Though it’s been some months and even years since I’d first read these works, I have not stopped thinking about them, wanting to talk about them.
Listen to our two part episode about the Ramayana, the history of story telling, and the place of storytelling in history.
Percy Shelley’s poem ‘Ozymandias’ serves as an analytical lens for both the Europeanisation of contemporary notions of ancient Egypt, and is itself a testament to the legacy of Ramasses II’s legacy.
hook’s engaged pedagogy is deeply connected to the idea of decolonisation. Although bell hooks comes from a particular imperial background – a “rural southern black experience (…) through the struggle for racial desegregation” in the USA – her ideas speak to a broader audience outside North America.
This article is chiefly an examination of an ivory-white porcelain from Ding kiln in Quyang produced for mass domestic use during the Jin dynasty (1115-1234 CE). This porcelain shows a pair of male Mandarin ducks which, this article contends, could be read as a trace of queer aesthetics.
Though I would not refer to myself as one, being ‘a colonial’ is an uncomfortable place to be when your ancestors were simultaneously the victims of horrific British penal codes, and also the instigators of genocide.
More about this episode Mia Bellouere Interviewee Mia is an undergrad alumni from SOAS with a degree in History and Korean. Having worked in the arts for charity and organisational development sectors, she is currently pursuing a career in humanitarian project management. Dissertation Abstract: Mia’s paper examines the experience of childhood in colonial Algeria,…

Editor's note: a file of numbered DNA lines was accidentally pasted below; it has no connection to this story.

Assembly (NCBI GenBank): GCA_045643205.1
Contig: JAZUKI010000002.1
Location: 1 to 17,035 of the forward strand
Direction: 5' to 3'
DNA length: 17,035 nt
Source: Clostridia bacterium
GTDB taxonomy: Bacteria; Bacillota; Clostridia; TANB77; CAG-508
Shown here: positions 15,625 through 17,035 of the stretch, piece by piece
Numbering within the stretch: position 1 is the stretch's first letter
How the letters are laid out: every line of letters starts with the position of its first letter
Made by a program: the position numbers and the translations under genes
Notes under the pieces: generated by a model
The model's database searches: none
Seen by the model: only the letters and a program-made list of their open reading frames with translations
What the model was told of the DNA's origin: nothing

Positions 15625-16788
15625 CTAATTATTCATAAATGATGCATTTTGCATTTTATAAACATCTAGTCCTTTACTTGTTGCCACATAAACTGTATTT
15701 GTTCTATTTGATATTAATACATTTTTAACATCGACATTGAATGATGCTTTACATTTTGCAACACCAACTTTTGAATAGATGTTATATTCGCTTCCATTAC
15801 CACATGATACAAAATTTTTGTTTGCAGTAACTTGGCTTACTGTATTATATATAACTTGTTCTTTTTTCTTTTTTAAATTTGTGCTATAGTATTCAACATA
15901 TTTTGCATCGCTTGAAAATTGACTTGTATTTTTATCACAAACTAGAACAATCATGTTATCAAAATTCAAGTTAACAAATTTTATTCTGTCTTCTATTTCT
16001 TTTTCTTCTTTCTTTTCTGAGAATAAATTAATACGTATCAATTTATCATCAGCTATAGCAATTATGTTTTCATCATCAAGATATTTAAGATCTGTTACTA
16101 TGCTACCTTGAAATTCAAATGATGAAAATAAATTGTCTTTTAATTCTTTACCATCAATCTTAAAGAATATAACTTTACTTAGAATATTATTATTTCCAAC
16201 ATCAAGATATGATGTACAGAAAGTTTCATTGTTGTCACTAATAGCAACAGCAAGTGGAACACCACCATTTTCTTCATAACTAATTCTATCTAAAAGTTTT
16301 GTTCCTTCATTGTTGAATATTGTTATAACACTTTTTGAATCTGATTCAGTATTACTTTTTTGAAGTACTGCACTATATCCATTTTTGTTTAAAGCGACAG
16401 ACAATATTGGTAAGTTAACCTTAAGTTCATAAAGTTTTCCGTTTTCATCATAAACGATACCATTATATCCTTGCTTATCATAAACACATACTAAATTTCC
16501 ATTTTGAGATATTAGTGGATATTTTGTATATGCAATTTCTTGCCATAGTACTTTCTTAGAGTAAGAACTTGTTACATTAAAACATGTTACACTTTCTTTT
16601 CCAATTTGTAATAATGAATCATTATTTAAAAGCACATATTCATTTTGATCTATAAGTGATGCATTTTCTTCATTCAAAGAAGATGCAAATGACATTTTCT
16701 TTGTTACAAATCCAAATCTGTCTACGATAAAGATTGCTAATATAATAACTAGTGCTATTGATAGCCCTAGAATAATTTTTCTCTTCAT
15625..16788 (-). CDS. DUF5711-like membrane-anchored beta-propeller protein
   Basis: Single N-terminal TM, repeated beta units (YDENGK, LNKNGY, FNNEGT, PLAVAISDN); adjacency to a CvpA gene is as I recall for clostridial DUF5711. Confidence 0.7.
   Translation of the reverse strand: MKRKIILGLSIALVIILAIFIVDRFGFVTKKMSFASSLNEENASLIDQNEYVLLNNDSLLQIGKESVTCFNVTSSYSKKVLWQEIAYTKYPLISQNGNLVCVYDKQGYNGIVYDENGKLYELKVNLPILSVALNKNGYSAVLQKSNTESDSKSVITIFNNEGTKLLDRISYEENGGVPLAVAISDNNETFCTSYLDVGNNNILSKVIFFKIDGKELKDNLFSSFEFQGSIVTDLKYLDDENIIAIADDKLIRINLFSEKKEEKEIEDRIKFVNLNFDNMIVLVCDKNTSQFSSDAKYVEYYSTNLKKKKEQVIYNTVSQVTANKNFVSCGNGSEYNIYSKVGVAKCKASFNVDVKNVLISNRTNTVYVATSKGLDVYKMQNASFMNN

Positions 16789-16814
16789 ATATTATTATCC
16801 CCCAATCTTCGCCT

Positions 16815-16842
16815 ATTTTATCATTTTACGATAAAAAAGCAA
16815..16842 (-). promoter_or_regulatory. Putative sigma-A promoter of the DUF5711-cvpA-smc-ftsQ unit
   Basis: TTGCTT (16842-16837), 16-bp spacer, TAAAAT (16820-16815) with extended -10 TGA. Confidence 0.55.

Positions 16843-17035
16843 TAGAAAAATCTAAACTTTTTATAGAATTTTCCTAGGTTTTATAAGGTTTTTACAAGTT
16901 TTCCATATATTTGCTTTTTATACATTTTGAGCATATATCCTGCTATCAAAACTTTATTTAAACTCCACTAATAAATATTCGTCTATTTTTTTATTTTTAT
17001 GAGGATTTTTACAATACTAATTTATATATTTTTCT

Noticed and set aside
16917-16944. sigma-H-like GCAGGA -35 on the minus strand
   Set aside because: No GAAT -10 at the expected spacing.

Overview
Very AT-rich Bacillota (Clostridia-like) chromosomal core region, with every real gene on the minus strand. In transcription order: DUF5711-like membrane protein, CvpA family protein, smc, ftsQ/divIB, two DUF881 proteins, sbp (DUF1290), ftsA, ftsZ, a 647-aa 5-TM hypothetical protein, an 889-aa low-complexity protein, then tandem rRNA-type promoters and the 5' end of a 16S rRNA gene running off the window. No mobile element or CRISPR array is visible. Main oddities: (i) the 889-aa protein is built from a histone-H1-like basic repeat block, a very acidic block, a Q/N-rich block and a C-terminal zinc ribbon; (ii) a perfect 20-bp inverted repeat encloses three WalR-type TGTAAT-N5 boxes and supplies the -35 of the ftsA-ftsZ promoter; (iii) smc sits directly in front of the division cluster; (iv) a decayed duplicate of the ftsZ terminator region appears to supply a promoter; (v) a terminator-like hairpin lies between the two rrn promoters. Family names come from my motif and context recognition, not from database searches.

by Darja Wolfmeier Résumé: Depuis 1991, une série de 13 fresques d’Hervé di Rosa est accrochée aux murs de l’Assemblée nationale française, représentant des étapes majeures de l’histoire constitutionnelle française – l’une d’entre elles étant l’Abolition de l’esclavage dans les colonies en 1794. Cette représentation ne reproduit pas seulement des stéréotypes racistes, mais s’inscrit également dans…
SOAS History Blog Podcast Ep 1: Black Caribbean experiences of Racism, Discrimination and the State
by Lucy Kernick It was Wednesday. The young people who marched on 16 June 1976 recall a brisk morning, typical of the South African highveld in mid-winter. After morning assembly, where some sang Nkosi Sikelel’ iAfrika in place of the Lord’s Prayer, students took to the streets. The plan – deliberately concealed from adults –…